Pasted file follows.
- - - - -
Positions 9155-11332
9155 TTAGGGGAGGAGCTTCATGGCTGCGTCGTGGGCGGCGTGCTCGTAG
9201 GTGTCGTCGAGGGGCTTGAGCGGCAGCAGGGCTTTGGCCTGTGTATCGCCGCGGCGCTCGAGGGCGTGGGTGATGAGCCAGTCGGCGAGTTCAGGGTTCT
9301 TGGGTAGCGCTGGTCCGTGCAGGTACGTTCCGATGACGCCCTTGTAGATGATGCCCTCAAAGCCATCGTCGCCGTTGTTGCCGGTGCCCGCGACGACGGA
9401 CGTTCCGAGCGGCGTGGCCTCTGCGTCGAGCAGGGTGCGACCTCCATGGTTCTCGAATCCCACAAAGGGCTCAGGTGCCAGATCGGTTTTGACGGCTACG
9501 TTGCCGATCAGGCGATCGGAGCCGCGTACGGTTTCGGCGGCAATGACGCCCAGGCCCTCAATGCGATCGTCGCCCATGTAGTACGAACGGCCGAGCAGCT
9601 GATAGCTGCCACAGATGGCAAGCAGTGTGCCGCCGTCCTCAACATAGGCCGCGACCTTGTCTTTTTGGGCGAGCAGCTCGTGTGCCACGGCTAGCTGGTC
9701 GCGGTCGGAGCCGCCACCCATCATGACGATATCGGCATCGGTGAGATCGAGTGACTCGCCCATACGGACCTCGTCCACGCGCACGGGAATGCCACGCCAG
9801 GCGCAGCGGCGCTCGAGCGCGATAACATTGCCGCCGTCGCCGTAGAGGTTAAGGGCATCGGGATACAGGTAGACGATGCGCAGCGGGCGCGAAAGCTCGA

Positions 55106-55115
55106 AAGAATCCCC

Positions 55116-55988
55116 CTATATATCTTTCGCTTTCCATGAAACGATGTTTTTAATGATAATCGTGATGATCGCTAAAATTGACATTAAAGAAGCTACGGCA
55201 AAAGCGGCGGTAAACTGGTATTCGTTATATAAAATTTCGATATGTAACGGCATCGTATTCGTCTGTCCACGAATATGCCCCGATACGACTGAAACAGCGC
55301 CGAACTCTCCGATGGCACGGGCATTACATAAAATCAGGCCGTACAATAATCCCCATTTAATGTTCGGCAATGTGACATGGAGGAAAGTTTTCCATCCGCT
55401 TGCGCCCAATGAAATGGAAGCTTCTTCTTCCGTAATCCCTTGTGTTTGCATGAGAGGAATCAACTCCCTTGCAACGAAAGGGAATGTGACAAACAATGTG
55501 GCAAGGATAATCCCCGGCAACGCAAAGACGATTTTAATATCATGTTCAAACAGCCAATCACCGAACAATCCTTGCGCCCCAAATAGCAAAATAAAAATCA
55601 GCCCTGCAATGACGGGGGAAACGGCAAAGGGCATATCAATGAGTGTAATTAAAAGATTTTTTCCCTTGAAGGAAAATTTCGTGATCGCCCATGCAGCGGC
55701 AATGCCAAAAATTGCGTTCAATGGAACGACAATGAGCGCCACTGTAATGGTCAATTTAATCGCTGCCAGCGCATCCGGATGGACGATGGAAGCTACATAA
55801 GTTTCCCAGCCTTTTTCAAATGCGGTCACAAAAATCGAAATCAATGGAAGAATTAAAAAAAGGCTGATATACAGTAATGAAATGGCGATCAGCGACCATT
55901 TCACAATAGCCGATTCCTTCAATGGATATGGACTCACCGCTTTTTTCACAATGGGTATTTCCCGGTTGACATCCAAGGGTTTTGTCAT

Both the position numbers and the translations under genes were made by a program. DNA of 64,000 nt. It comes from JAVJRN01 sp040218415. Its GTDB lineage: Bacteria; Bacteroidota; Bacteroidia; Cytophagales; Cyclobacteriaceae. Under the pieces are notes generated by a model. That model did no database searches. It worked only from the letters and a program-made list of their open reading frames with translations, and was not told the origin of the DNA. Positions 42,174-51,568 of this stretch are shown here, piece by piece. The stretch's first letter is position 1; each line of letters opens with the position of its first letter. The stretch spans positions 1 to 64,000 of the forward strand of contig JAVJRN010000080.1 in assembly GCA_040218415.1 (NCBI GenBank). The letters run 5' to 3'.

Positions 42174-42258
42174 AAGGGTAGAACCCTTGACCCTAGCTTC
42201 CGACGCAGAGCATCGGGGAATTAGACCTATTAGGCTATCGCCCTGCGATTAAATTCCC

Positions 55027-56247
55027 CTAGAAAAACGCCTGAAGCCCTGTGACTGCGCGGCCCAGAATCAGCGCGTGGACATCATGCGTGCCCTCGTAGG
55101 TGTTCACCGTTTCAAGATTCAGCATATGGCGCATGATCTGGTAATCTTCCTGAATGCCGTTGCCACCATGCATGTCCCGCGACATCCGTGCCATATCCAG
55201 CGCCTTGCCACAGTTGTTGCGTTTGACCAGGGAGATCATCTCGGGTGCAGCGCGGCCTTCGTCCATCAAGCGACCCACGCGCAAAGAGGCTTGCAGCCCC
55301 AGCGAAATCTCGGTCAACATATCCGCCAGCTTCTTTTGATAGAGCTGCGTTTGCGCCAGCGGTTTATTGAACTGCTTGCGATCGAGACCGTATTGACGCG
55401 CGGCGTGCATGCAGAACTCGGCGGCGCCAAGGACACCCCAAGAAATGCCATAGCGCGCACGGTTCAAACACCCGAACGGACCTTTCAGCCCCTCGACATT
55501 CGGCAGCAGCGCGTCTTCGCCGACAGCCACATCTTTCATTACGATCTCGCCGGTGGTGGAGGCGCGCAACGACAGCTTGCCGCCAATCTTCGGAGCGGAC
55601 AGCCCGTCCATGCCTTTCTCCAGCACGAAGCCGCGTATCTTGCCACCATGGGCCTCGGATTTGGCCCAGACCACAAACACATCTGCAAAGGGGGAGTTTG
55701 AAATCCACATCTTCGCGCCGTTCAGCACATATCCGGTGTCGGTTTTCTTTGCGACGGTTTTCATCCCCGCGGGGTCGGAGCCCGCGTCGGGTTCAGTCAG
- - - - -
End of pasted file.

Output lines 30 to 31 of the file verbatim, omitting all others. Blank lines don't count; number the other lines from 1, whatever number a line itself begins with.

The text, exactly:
55301 AGCGAAATCTCGGTCAACATATCCGCCAGCTTCTTTTGATAGAGCTGCGTTTGCGCCAGCGGTTTATTGAACTGCTTGCGATCGAGACCGTATTGACGCG
55401 CGGCGTGCATGCAGAACTCGGCGGCGCCAAGGACACCCCAAGAAATGCCATAGCGCGCACGGTTCAAACACCCGAACGGACCTTTCAGCCCCTCGACATT